NIT – A new report says that children are still the primary users of attention deficit hyperactivity disorder (ADHD) medications, but adults are now taking more of those drugs than ever before.
The number of adults on ADHD medications has been increasing at a fast pace, up 53.4% vs. 18.9% from 2008 to 2012, according to a report from HealthCare Insights.
The report contains the latest findings from research providing an in-depth analysis of the most current trends in the use of medications to treat ADHD.
Among adults, women far outnumber men in their use of ADHD treatments, the reverse of childhood trends where only half as many girls as boys take ADHD medications. The number of males using ADHD drugs plummets after age 18, while women ages 19 to 25 surpass younger girls’ use of these medications, 4.4% vs. 3.5% respectively in 2012.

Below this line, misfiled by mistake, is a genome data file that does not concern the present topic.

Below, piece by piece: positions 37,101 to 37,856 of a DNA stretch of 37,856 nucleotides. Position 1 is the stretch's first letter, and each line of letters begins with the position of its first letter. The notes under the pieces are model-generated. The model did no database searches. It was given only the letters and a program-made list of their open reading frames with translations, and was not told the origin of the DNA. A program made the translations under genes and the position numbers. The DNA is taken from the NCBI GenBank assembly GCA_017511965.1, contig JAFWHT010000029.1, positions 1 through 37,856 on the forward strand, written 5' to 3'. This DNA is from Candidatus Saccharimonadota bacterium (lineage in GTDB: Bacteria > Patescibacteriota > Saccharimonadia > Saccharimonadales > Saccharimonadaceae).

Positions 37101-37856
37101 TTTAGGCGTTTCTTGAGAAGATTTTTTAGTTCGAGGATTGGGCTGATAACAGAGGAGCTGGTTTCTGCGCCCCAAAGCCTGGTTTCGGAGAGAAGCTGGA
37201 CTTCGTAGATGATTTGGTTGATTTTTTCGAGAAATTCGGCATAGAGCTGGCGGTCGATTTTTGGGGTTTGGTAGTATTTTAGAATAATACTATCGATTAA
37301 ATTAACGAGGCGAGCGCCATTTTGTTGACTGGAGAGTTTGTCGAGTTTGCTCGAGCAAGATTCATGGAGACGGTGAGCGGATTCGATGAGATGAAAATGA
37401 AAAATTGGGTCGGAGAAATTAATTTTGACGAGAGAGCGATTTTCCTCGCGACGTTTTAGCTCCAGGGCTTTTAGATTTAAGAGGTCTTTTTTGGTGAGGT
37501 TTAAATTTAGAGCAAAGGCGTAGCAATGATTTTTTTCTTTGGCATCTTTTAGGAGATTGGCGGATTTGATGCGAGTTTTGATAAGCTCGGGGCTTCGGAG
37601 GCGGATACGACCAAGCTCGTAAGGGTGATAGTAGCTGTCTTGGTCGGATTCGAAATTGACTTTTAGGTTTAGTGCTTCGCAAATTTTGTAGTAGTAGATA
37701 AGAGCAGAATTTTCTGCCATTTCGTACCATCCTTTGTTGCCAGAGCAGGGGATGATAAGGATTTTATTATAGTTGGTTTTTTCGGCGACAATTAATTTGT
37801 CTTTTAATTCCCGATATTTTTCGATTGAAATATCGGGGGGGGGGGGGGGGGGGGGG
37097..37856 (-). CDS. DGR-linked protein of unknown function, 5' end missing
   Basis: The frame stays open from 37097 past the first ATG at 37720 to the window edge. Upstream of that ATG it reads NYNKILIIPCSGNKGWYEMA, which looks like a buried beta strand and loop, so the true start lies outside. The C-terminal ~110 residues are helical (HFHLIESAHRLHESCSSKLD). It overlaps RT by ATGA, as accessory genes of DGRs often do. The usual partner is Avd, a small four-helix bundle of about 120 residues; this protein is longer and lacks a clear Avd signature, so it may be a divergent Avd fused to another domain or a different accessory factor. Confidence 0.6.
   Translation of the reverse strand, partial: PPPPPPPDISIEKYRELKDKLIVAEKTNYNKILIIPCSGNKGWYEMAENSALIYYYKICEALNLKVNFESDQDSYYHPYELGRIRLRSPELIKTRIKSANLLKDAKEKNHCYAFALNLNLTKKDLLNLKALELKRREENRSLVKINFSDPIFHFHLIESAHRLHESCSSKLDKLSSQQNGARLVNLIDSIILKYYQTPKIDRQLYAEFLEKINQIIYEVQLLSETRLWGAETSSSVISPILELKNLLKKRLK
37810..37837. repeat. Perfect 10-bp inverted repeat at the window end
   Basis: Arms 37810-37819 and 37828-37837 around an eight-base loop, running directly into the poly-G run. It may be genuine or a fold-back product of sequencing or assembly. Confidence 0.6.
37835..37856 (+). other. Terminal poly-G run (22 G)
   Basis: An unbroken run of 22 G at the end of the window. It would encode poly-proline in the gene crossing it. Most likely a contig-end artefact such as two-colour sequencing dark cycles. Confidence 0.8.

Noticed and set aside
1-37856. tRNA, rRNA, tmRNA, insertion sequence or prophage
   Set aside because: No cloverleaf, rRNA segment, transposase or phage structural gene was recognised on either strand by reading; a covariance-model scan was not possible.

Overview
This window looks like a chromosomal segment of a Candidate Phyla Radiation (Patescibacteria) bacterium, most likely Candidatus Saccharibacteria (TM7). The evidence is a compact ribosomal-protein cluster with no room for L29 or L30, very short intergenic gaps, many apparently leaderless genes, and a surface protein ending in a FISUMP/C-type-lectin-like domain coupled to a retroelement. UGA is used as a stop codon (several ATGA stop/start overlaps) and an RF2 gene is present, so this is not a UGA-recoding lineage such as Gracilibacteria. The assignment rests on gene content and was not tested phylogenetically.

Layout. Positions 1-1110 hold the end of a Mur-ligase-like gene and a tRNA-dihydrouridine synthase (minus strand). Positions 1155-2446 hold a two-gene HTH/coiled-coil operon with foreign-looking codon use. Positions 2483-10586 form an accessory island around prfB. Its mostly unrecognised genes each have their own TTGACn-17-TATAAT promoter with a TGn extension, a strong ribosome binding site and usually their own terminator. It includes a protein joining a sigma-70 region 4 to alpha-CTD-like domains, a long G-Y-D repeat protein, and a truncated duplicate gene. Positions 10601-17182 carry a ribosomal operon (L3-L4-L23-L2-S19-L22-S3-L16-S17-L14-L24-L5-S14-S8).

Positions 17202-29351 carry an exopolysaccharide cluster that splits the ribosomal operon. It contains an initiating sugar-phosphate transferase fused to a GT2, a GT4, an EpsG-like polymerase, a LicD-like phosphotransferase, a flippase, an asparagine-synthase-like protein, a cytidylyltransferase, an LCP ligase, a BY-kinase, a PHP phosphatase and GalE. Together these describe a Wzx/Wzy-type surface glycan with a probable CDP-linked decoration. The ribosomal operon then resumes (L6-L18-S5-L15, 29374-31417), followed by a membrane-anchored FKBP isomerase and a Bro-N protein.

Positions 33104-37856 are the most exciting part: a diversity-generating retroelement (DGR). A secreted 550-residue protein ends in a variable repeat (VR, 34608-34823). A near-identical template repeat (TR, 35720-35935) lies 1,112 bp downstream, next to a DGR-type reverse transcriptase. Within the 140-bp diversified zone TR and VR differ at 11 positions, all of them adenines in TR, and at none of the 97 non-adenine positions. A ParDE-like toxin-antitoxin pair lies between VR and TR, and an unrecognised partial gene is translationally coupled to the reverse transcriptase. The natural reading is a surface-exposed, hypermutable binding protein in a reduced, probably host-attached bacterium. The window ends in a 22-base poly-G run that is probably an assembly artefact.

A key finding of the research showed that the use of ADHD medications among Americans rose 35.5% from 2008 to 2012, increasing the number of privately insured individuals on these drug therapies to more than 4.8 million in 2012.
Boys ages 12 to 18 are the most prevalent users, with 9.3% of that population on an ADHD drug in 2012, up from 7.9% in 2008.
While the number of girls on ADHD medications is less than half that of boys, women outnumber men in their use of these drug therapies.
Spending on ADHD medication rose 14.2% in 2012, the greatest increase seen among any traditional drug category; it is forecast to grow nearly 25% by 2015.